Layoffs have been a common refrain for the pharma industry in recent years as patent losses, consolidations and cost cutting have been front of mind. But with the economy picking up, private equity flowing into the business and a bunch of great drugs coming online, layoffs were down last year and this year should be one in which hiring sucks up some of the displaced folks from years past. At least that is the contention of experts who track these matters closely.
The industry has overcome many of the "head winds" it has been facing and layoffs should again be down and hiring should build momentum, John A. Challenger, CEO of Challenger, Gray & Christmas, told Genetic Engineering and Biotechnology News.
"It does seem like this past year, a large portion of that restructuring that occurred in big pharma had been completed, so that there was less pressure to do that," Challenger said. "Generally, the economy is strong. Biotechs are growing. Healthy sectors like pharma have lots of small companies. They're not just dominated by big old-line companies. So by definition, it's a healthy sector because of all that new growth that keeps on occurring, and all the venture money that has been flowing into healthcare."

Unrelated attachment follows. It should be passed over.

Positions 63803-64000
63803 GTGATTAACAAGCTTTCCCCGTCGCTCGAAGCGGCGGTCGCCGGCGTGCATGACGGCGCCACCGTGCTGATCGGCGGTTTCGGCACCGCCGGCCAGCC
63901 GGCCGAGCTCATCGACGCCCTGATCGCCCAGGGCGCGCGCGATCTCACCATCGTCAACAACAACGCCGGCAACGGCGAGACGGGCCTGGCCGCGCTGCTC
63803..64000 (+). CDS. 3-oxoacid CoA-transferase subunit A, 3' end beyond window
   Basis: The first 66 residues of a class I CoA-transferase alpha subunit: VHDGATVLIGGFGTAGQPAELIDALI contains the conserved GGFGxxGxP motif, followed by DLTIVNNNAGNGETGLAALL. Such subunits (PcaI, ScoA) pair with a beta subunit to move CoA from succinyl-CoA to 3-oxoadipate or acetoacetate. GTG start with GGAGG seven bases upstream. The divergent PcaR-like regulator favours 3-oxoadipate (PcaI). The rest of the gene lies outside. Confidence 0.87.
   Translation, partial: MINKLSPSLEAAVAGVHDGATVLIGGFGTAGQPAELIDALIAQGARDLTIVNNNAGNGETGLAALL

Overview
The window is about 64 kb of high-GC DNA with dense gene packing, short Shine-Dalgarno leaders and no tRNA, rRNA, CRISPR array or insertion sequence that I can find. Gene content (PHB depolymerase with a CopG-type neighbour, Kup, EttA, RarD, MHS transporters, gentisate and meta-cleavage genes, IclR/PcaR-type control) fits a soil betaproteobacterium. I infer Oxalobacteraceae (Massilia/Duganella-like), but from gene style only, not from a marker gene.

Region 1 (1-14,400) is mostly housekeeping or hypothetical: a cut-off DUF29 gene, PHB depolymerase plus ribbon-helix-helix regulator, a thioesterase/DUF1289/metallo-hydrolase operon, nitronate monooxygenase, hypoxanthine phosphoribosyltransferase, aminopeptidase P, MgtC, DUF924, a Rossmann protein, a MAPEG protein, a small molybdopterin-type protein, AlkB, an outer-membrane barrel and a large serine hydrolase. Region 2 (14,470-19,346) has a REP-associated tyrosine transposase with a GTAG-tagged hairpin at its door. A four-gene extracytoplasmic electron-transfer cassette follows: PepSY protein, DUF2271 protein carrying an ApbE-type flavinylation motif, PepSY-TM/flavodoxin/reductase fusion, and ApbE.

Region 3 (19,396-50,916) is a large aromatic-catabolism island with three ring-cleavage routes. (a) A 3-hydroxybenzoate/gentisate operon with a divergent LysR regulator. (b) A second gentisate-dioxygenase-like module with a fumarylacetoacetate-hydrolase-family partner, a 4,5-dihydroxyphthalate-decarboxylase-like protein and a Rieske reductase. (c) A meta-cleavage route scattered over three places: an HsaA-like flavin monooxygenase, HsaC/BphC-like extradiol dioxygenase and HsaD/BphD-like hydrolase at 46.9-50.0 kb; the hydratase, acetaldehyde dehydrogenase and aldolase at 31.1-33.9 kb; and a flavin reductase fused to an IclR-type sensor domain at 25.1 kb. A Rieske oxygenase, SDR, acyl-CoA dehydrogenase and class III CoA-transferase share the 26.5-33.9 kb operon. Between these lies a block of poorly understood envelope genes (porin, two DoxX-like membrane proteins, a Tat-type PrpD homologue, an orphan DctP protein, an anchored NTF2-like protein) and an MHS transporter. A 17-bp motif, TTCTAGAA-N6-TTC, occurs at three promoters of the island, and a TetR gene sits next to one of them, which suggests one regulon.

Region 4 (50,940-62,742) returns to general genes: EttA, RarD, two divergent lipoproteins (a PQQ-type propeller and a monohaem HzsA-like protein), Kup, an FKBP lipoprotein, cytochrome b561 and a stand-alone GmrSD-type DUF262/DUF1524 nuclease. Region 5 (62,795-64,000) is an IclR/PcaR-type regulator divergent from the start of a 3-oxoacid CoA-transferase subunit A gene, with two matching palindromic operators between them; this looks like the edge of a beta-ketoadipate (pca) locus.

The industry last year announced nearly 18,000 layoffs, but that was significantly better than the previous year. According to Challenger's latest job cuts report, 2014 ended with 20% fewer cuts than 2013--17,636 announced jobs cuts compared with 22,161 in 2013.
Still there were some stingers in the year. Among the bigger cuts announced in 2014 came from Amgen ($AMGN), which unveiled two rounds of cuts that added up to 4,000 employees. Those staff cuts include its R&D campus in Seattle and a plan to close a quarter of all its facilities. Merck ($MRK) in July said it was cutting about 600 sales reps.
But some companies have jumped into 2015 soliciting resumes and preparing for growth. At the JP Morgan Healthcare Conference last week, Valeant ($VRX) CEO J. Michael Pearson said Valeant was adding more than two dozen sales reps to its contact lens business and plans to double the sales ranks in dermatology to about 300.
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